Australia

How to improve the NDIS for people who have an intellectual disability as well as a mental illness

Karen R Fisher, UNSW; Erin Louise Whittle, UNSW, and Julian Norman Trollor, UNSW

The National Disability Insurance Scheme (NDIS) began a full national rollout in July, 2016 with a fundamental principle to give those with a disability choice and control over their daily lives. Participants can use funds to purchase services that reflect their lifestyle and aspirations. Two years on, how is the scheme faring?


Full implementation of the National Disability Insurance Scheme (NDIS) started two years ago, but many people with disability are not receiving the support they need. One such group are people with complex support needs, such as people with intellectual disability who also have mental health needs.

NDIS is an illusion for people with Complex Needs

Luke Michael

Many National Disability Insurance Scheme recipients with complex and challenging support needs are not seeing the benefits the NDIS is meant to deliver, Victoria’s Public Advocate says.

A new report from the Office of the Public Advocate said a poor quality of services under the NDIS was impacting on the human rights of people with disability, and significantly compromising their ability to achieve chosen life goals.

Public Advocate Dr Colleen Pearce said for many, the choice and control promised by the NDIS was an illusion.

Disability carer recorded saying 'I just wanna f***ing beat these kids without risk'

Alison Branley

An audio recording has exposed the shocking verbal abuse of a 14-year-old severely autistic boy by the people who were supposed to be caring for him.

Warning: this story contains disturbing content and coarse language

Key points:

  • Two disability carers recorded verbally abusing autistic boy
  • In the recording, one carer tells the young boy "I'm gonna bash you"
  • Greens senator Jordon Steele-John wants aged care royal commission expanded to include abuse of people with disabilities living in group homes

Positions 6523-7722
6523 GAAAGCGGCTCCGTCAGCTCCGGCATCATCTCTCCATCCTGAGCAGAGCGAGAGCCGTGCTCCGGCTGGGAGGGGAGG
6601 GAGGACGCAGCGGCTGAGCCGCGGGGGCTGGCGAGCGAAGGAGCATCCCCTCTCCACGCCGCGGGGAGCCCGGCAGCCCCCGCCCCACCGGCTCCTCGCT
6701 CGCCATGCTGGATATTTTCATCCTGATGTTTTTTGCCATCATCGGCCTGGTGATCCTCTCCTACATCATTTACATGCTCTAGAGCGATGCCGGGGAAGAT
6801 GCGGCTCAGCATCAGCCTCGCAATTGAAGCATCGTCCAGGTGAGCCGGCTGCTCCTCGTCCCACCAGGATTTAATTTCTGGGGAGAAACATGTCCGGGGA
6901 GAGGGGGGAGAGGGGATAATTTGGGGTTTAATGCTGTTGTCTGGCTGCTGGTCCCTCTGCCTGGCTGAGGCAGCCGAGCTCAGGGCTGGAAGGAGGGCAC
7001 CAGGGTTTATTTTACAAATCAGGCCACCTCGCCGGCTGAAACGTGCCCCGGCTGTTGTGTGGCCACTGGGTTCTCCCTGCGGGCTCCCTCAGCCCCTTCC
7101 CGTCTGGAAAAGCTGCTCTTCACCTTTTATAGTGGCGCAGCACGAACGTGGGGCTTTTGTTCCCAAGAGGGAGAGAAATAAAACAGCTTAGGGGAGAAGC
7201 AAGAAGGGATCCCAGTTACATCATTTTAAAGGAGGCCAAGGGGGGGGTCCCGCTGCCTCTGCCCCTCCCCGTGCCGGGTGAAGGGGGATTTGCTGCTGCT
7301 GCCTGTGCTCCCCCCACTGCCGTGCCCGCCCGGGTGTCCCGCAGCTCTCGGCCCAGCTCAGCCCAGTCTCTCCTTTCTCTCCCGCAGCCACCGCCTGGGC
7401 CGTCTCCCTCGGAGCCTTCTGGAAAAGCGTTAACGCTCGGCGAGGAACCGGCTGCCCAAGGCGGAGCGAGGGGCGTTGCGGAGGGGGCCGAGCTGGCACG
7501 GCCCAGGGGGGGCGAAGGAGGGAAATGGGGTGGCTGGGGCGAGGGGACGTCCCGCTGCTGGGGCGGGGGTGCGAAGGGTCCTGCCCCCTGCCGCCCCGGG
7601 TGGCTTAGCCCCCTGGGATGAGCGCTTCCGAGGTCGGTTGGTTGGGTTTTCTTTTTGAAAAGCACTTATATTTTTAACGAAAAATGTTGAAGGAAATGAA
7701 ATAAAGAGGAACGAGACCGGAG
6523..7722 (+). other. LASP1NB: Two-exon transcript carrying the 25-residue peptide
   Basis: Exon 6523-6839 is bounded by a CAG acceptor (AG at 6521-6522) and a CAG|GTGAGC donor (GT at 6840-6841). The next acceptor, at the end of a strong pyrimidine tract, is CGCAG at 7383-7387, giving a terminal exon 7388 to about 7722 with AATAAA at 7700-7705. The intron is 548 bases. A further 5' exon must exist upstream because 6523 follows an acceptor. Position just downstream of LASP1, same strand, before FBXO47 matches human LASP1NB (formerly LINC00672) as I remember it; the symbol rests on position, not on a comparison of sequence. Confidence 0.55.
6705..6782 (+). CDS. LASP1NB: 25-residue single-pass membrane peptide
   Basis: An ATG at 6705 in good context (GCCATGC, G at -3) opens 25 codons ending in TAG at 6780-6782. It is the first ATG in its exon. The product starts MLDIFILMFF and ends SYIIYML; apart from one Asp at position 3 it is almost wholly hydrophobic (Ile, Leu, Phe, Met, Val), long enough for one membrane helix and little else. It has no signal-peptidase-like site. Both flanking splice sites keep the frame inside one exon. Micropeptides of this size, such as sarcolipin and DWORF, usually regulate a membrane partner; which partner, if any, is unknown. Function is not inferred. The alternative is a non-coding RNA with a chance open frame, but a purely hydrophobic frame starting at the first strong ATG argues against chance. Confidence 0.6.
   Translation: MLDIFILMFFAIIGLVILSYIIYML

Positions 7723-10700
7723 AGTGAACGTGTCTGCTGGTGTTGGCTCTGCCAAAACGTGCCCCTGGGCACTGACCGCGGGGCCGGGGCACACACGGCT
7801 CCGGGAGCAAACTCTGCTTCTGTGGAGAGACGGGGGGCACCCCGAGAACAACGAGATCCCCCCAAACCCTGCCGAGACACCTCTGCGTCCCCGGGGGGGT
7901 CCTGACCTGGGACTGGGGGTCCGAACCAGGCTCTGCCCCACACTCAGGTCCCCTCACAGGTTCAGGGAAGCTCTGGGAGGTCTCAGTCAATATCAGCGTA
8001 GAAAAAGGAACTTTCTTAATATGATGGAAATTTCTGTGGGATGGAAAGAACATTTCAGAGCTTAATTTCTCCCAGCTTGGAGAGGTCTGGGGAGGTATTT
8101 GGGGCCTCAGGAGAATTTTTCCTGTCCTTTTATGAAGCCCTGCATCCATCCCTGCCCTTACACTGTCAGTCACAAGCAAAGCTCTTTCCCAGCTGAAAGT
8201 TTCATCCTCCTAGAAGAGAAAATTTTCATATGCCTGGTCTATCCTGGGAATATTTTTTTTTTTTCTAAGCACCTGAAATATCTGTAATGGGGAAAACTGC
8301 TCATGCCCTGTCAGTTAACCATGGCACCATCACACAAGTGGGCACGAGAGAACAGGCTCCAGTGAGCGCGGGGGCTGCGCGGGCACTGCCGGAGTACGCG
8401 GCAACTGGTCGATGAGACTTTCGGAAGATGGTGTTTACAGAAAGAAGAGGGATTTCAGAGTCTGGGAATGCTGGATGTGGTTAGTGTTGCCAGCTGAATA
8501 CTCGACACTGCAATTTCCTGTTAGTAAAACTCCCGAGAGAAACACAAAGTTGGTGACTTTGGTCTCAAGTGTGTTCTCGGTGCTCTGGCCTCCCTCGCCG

‘The Chase’ star Anne Hegerty reveals how Asperger’s affects her life

ANNE Hegerty aka The Governess from The Chase has opened up about having Asperger’s syndrome.

The quiz show star, 60, was officially diagnosed in 2005, two years after first suspecting she might have the condition.

“I think that I saw a documentary on TV (about Asperger’s) and there was just something about it that rung bells in my brain,” Hegerty said on UK TV show Loose Women. “I remember in my diary writing, ‘I’m beginning to suspect again that I have Asperger’s syndrome.’”

The priorities for autism

LIFE had always had its challenges for Sean, but it wasn't until he was in his 40s that the Raymond Terrace man was formally diagnosed with autism.

The father of three said he saw similar personality traits between himself and his youngest son, who also has autism.

The NDIS support has allowed Sean to flourish in his own small business, a local lawn mowing service.

Sean now has supports to improve his mobility, reduce muscle pain plus support workers.

NDIS - response to "BCBAs and the NDIS pricelist"

MC18-002124

Mr Bob Buckley
Convenor
Autism Aspergers Advocacy Australia (A4) convenor@a4.org.au

Dear Mr Buckley

Thank you for your email of 11 August 2018 to the former Minister for Social Services, the Hon Dan Tehan MP, about the National Disability Insurance Scheme (NDIS) and registered behavioural clinicians. Your correspondence has been referred to the National Disability Insurance Agency (NDIA) for reply. I apologise for the delay in responding.

We've seen autistic doctors and detectives on TV, how about Rain Woman?

Madeleine Ryan

I'm autistic, and I've rarely ever seen myself in the television characters that are supposed to represent me. There seem to be a lot of doctors, detectives – and dudes. It's hard to find stories about openly autistic girls and women navigating life as openly autistic girls and women; and even harder to find ones where autism is treated as more than a freakish gift, or as a disability.

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